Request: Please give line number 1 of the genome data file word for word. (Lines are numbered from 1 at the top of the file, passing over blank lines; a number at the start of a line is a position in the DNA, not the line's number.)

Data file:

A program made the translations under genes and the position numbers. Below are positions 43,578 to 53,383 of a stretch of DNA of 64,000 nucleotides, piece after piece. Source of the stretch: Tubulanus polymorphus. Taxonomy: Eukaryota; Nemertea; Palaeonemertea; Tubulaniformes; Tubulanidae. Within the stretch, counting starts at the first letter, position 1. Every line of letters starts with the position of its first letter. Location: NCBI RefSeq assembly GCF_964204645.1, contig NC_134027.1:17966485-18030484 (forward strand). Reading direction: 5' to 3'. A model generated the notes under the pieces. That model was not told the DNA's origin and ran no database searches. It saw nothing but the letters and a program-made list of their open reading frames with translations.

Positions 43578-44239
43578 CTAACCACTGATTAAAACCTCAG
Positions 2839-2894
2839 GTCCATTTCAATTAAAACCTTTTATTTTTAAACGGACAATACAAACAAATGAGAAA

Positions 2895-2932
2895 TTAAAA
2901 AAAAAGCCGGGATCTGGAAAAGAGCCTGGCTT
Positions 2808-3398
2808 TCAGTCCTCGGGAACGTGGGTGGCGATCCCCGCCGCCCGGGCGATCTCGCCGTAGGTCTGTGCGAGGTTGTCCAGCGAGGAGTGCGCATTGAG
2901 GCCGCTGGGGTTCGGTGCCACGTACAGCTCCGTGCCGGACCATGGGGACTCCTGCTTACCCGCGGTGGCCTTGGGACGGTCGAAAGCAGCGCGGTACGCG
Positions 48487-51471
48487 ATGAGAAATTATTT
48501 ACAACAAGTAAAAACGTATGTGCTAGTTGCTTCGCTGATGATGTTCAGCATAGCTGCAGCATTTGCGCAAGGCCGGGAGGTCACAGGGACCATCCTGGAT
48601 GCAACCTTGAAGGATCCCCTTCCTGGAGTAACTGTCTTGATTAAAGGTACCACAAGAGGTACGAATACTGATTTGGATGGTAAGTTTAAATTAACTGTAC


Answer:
A program made the translations under genes and the position numbers. Below are positions 43,578 to 53,383 of a stretch of DNA of 64,000 nucleotides, piece after piece. Source of the stretch: Tubulanus polymorphus. Taxonomy: Eukaryota; Nemertea; Palaeonemertea; Tubulaniformes; Tubulanidae. Within the stretch, counting starts at the first letter, position 1. Every line of letters starts with the position of its first letter. Location: NCBI RefSeq assembly GCF_964204645.1, contig NC_134027.1:17966485-18030484 (forward strand). Reading direction: 5' to 3'. A model generated the notes under the pieces. That model was not told the DNA's origin and ran no database searches. It saw nothing but the letters and a program-made list of their open reading frames with translations.